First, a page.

Addison Gardner: Always Right
The Aspen Times
Aspen, CO Colorado
Katie Couric staved off retirement from CBS last week and knocked the red-eyed ratings vultures off their perches at Black Rock.
Racing out the revolving door and hailing a West 52nd Street Yellow Cab for Kennedy Airport, Couric had pulled off a career-saving coup: Her producers had negotiated an interview with Barack Obama in Jordan. Accompanying her overseas were ABC’s Charlie Gibson, NBC’s Brian Williams, 300 Obama foreign policy advisors and 11 illegal alien stowaways who thought they were bound for L.A.
Stranded in the U.S. was Mr. Short Straw. An Aspen Times reporter was assigned to cover McCain in the event he was smitten by an asteroid or he managed to lure the Dalai Lama to the Hotel Jerome’s J-Bar.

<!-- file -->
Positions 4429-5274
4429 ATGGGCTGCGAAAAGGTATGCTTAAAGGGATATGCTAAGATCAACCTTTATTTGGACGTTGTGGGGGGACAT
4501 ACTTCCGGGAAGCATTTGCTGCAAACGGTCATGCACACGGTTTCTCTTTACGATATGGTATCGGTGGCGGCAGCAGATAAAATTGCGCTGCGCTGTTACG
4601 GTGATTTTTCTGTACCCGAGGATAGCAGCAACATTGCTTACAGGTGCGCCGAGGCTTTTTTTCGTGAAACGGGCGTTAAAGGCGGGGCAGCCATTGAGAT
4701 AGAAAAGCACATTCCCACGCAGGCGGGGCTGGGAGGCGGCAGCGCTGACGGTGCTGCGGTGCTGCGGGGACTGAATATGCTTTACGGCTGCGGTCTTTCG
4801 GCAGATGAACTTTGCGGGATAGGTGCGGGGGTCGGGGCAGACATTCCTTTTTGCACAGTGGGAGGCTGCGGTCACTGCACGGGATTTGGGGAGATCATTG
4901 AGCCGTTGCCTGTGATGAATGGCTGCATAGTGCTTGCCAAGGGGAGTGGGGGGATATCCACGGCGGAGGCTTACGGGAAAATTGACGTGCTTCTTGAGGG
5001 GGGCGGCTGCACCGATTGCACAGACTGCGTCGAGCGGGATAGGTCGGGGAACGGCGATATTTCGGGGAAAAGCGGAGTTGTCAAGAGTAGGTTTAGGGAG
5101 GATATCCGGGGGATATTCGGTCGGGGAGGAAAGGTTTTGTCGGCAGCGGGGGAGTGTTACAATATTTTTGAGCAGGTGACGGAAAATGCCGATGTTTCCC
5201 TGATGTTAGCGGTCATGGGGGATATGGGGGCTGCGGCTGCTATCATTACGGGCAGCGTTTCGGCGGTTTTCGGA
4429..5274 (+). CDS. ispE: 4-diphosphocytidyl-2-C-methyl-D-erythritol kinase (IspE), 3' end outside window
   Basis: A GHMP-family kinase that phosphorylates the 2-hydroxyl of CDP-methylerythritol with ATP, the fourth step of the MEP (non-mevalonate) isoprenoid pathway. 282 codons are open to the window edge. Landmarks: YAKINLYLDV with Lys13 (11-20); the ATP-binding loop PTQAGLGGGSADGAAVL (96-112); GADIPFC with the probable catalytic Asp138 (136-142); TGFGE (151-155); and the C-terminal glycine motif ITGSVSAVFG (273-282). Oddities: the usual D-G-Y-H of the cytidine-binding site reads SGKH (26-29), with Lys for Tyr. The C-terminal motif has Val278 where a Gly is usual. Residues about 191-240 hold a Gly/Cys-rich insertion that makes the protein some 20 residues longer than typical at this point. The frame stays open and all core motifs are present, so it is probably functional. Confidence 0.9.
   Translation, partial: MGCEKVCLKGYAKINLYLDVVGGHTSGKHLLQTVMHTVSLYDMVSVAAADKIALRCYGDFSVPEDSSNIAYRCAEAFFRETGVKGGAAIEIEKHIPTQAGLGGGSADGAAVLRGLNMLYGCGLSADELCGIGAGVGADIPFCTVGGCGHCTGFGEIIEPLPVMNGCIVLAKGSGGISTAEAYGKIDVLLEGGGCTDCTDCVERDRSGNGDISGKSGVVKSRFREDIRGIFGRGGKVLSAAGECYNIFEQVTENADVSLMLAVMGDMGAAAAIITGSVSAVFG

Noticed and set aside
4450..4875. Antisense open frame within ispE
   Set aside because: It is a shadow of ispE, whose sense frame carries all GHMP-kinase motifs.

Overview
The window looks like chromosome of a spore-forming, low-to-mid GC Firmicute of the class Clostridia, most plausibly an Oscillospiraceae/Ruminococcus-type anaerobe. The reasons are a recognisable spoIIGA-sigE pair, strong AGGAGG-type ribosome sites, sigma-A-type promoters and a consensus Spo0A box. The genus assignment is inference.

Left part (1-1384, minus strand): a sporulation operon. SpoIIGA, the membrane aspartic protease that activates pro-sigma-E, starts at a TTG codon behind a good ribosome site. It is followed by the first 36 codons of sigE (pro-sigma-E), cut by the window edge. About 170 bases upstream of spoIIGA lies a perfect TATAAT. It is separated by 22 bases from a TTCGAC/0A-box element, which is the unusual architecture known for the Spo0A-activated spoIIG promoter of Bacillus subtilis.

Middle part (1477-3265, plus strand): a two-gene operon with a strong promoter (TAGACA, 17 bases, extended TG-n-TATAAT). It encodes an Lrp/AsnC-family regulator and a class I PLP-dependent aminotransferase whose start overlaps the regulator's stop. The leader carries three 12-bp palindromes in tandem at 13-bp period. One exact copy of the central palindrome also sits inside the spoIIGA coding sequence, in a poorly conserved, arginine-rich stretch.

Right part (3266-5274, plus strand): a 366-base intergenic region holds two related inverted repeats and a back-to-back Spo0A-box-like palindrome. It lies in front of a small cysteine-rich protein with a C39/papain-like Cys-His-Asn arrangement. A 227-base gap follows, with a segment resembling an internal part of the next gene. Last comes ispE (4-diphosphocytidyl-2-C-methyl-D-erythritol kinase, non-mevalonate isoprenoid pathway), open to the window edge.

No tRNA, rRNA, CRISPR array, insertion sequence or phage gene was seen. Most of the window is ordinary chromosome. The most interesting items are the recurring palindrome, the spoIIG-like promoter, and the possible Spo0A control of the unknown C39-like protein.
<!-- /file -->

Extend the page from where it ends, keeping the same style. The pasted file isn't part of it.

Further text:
Obamamania roiled European petticoats from Paris to Berlin. There hadn’t been this much excitement on the Continent since Chef Pierre Herme mated passion fruit and chocolate in his Rue Bonaparte boutique.
When McCain traveled to Iraq last spring, NBC News anchor Brian Williams reflected on the trip with a two-sentence afterthought in the “Other political news…” section of his broadcast. Couric and Gibson bookended commercial breaks with similar asides: “Um, Senator McCain’s in Iraq, someplace, doing something.”
McCain ” once the maverick darling of anti-Bush scribes from New York to L.A. ” is now a blunted, rusting instrument: “Straight talk” walks, and Barack rocks!